Notes on a Conversation, Paris, June 5, 2015

The leader this time was someone I would want to call the Social Democrat, although I have no idea whom she votes for or whether that is an accurate designation for someone who believes possible the evolution of men, and I do not mean Man. For the second time, she showed that among her passions the rights of women came near the top of the list.

But next came the welfare of the family, more precisely, of children. She wanted to know who in our different cultures served as the head of household. That was a good question: we came from Mexico/USA (me), Iran, Viet Nam, Tibet, Bangladesh and Argentina. She broadened the discussion. Don’t both parents have duties in raising children? I think we all agreed that that responsibility should be divided between both parents. There was a lot left out. Like there is no typical family anymore. You know, a man and a woman, and one or two children. I don’t think she was including same-sex parents, grandparents, same-sex grandparents, single parents—as in a single woman or man raising children. And what about older siblings having to take care of younger ones?

In any case, the parental authorities were obliged to answer for, support, maintain the children: subvenir was the verb she used. Was she still reading Rousseau? I’m just guessing there. They were also to constater, confirm, that they children were on the right path. The obligation of parents, in the ideal world, would be to model moral behavior. So the children would have de l’identité, identity. Parents were to supply food, roof, clothing, and moral principles. The earnest, blond, stylishly dressed Argentine woman to my right gave all good, right answers. When the leader got to me, I suggested de l’assurance and la confiance en soi—confidence in oneself. But then she or someone else began talking before I could mention that only my sons could constater whether they had gotten any of that from me, or from somewhere else.

I also said it was important to instill values. That my father believed in helping people. What I had in mind were the values, valeurs, I adopted from my parents, like honesty—while at the same time “opposing” them in virtually everything.

According our leader, they, my parents, seemed to have put me on le bon chemin, the right road. I nodded in a kind of curtsy. In reality, one’s own past, not to mention one’s present, can be a murky thing.

The leader shifted and gave us a mini-lecture on the importance of teaching our children l’autonomie, so they did not remain stuck in l’adolescence. So they could be strong in their statements, men francs and women franches.

The young Bangladeshi to my left said he thought a sense of humor was important, as well as non-violence. Rigoler, laugh, have fun. He bubbled with what he thought was funny, which included nearly everything. He ran out of words quickly.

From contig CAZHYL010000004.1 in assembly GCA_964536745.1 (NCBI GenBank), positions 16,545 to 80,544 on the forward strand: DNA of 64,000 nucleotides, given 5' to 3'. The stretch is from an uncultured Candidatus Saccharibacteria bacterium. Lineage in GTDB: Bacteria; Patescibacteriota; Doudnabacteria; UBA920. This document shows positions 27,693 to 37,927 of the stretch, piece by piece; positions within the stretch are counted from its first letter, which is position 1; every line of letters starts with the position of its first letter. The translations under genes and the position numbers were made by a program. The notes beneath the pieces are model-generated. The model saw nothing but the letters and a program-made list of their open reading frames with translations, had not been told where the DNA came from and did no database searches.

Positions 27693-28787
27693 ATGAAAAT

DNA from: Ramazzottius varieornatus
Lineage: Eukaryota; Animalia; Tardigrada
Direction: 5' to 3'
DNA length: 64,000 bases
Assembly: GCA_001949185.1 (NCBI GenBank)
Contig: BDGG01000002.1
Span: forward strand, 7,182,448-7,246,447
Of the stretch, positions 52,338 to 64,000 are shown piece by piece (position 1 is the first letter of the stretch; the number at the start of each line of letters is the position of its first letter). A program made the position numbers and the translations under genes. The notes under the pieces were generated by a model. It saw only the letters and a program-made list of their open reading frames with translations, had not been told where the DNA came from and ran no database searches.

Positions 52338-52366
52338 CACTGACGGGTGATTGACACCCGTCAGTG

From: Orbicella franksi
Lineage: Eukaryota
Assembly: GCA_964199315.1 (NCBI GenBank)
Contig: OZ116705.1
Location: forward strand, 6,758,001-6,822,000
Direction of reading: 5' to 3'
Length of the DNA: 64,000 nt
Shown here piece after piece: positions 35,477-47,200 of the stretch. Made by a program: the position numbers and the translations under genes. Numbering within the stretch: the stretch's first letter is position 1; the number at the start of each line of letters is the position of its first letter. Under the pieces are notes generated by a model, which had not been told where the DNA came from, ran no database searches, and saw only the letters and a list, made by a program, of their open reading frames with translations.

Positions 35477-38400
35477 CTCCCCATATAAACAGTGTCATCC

Then it was the turn of the young woman from Tibet. She talked too softly about the similarity between the Tibetan language and the young Bangladeshi’s language. At this point, that same enthusiastic Bangladeshi, maybe thirty or thirty-five, perhaps still thinking about the word franc, interrupted the Tibetan woman, turned to me, and asked me whether he could ask me a personal question. I said yes. He beamed, “How old are you?” The leader objected, saying it was important to observe de la discrétion.

Of course, this posed an interesting moment for me. I can say I’m Pete, in order to change my identity, but I can’t change my age, public knowledge of which may affect how I am seen, as opposed to who I am, according to my imagined behavior, personality, identity etc. So it felt a little like an ageist blindsiding. Nevertheless, I nobly (and dishonestly) said something like, it wasn’t a problem in my culture and he could freely ask me. I confessed to being soixante-dix-sept. Seventy-seven. I didn’t add that I’d be soixante-dix-huit in exactly one month. He then said, breathlessly, to the leader, how wonderful it was that I was there learning a language at my âge.

There are many things you can excuse in youth. Perhaps even innocent condescension, though one could still argue that youthful patronizing may count as misstep more reprehensible than dishonesty in advanced age. Only now, days later, I realized, as in an esprit d’escalier, thinking of the perfect retort as you’re going down the stairs, leaving the room and the conversation where you did not hold your own, I should have answered I was just turning thirty-five.

It is possible that in the previous twenty minutes I had failed to model moral behavior for him, but I was too busy right then, looking up the word for condescension to be able to follow the thread. Traiter avec condescendence. But I wasn’t going to lay that on him. Re-embracing my private identity seemed like a more important task. As in, off to the gym, and shoulders back and down. I like the metaphor I’ve invented for myself. Aging is like being a highly skilled tightrope walker. To maintain your balance, it’s important not to look down.

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